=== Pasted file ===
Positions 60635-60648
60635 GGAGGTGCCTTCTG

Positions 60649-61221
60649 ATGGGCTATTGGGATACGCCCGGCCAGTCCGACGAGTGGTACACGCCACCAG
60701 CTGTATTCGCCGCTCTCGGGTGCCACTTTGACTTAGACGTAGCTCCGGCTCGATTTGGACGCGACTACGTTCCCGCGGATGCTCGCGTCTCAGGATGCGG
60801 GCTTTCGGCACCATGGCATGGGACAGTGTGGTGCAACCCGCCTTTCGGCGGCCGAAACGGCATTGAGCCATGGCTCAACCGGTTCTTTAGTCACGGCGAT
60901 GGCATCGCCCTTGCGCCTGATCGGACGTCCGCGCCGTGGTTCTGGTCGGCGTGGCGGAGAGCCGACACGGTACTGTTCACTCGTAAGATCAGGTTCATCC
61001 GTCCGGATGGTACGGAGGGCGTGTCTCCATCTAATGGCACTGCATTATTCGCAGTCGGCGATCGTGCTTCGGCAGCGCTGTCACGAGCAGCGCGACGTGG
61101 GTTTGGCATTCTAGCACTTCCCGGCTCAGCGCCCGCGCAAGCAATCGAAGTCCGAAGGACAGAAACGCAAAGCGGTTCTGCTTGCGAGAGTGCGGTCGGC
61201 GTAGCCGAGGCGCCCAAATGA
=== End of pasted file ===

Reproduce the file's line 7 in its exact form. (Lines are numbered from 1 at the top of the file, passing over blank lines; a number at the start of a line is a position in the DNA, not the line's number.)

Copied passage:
60901 GGCATCGCCCTTGCGCCTGATCGGACGTCCGCGCCGTGGTTCTGGTCGGCGTGGCGGAGAGCCGACACGGTACTGTTCACTCGTAAGATCAGGTTCATCC